I know a lot of fans have been excited to hear music from the Original Trilogy featured so prominently in the trailers for Rebels, but in the actual episode I thought it was overdone. It's as if the score was a mashup of the best of John Williams without any consideration as to whether or not it fit with the story. At other times, the cuts between various themes was very abrupt. For example, when the Ghost first flees from Lothal, it is pursued by TIE Fighters. It's a relatively brief skirmish, yet the soundtrack plays cues from the Battle of Yavin track, which I thought sounded far too epic for what was being shown on screen. In "A New Hope," Williams wisely saved the more epic themes for the climax of the film and used a less bombastic track for the Millennium Falcon's first battle with TIE Fighters. Ironically, I know Kevin Kiner can compose a good original soundtrack based on his record with "The Clone Wars." This just goes to show George Lucas' wisdom in restraining him from using too much of John Williams' music in that show.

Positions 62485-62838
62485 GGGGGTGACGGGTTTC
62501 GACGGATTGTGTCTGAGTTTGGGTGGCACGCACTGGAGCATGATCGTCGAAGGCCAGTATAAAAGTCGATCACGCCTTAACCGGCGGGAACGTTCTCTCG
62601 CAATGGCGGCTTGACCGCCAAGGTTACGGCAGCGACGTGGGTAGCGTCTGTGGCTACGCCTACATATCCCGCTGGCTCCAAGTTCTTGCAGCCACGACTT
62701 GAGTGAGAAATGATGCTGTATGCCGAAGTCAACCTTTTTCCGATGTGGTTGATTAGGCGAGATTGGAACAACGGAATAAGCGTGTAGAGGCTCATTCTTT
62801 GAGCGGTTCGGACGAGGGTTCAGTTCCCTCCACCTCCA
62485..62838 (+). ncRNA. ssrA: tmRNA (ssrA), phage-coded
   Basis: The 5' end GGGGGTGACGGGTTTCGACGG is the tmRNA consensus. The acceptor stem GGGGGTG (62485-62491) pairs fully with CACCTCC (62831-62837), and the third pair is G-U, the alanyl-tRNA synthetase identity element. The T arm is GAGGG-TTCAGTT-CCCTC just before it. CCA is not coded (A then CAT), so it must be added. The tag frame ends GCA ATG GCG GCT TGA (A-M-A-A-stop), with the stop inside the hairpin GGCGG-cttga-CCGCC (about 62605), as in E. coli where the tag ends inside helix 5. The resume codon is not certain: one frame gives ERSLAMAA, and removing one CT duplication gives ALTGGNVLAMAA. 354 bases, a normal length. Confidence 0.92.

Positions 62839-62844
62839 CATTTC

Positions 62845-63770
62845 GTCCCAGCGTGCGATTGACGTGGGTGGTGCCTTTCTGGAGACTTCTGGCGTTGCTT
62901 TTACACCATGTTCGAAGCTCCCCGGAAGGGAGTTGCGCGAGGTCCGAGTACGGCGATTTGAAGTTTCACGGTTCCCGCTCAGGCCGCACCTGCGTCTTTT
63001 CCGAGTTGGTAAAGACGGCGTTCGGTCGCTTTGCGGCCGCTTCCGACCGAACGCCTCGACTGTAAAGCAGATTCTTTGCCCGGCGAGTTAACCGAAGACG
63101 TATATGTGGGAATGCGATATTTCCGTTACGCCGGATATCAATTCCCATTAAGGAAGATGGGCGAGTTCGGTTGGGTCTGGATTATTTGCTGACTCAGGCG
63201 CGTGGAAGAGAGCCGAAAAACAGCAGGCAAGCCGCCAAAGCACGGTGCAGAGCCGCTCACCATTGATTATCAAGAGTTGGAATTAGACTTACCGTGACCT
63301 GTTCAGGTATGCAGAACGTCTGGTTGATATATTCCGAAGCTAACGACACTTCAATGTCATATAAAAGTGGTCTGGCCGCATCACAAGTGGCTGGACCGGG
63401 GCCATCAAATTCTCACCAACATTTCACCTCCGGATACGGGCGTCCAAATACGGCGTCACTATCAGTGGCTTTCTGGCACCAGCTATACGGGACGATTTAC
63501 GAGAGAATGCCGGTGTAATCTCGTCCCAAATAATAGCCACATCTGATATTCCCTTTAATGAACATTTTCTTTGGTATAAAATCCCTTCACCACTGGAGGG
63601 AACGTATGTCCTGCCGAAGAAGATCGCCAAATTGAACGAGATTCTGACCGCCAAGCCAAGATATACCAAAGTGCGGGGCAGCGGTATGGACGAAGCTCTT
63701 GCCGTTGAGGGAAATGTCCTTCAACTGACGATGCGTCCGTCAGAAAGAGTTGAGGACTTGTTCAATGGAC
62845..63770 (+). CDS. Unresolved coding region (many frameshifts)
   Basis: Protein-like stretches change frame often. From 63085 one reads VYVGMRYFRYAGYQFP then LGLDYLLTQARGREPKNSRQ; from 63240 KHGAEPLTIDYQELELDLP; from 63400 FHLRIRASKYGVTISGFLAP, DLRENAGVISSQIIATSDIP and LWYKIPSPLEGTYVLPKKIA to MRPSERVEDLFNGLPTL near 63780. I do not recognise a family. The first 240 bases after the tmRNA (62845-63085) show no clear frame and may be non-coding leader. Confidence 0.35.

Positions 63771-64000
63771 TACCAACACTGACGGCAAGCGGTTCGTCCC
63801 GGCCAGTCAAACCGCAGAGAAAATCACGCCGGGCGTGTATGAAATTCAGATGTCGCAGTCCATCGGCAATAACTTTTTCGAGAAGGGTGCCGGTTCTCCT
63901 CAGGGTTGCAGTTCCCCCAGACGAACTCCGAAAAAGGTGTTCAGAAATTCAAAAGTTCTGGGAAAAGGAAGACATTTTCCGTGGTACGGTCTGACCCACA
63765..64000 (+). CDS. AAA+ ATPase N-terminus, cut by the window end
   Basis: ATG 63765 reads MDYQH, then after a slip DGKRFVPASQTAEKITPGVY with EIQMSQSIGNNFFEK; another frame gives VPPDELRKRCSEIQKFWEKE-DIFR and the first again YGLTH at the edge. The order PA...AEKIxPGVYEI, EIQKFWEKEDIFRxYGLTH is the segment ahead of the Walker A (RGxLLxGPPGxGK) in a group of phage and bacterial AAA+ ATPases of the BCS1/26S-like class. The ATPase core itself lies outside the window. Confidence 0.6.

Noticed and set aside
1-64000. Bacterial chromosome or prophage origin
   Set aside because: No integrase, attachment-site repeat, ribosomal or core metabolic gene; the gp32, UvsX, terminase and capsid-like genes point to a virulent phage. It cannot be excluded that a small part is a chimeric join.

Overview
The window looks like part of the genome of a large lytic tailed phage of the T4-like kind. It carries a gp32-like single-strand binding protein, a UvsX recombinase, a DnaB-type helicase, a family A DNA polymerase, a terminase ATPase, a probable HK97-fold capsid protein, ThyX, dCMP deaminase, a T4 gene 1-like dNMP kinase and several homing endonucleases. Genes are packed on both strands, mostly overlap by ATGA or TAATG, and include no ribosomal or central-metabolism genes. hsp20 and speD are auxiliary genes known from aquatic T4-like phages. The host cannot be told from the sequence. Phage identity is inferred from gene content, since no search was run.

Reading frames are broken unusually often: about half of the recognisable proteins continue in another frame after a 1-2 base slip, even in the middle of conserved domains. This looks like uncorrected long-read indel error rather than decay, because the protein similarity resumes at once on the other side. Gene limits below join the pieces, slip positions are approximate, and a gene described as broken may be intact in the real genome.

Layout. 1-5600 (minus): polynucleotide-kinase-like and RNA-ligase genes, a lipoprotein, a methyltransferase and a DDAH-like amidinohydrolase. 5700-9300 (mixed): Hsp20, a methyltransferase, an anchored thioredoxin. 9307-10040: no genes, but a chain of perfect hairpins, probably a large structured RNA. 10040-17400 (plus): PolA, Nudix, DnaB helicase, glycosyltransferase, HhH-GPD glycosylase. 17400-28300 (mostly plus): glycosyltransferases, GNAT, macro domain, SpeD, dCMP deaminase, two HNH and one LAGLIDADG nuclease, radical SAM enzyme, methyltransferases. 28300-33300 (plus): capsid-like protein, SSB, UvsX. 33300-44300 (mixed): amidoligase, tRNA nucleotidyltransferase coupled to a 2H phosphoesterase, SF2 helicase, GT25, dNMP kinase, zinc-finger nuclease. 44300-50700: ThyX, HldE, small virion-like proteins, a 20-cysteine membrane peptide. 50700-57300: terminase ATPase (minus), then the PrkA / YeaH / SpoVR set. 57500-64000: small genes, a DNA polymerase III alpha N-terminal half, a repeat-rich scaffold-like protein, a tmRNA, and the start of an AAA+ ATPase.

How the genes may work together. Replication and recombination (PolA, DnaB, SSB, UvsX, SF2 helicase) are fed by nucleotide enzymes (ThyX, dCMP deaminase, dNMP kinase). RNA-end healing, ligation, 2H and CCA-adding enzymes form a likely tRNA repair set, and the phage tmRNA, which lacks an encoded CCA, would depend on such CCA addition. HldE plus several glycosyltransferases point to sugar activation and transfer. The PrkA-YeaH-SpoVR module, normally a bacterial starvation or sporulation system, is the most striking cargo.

This review probably sounds harsher than I'd intended. I focused on the tone of the show because that seems to be the most controversial aspect thus far. There is still room for a lot of improvement, but the fundamentals are relatively sound. The cast consists of entirely original characters. Not only do I not miss Anakin and Luke, but I actually find these new characters interesting. Rebels promises to be a fun ride. Whether or not it manages to tell great stories is another question. I think the biggest problem is that the show seems afraid to make Ezra vulnerable. I don't mind having a kid as the protagonist in this show, but at least let him behave like a real kid.

Overall, I'll give "Spark of Rebellion" 3 out of 5 AT-DP helmets: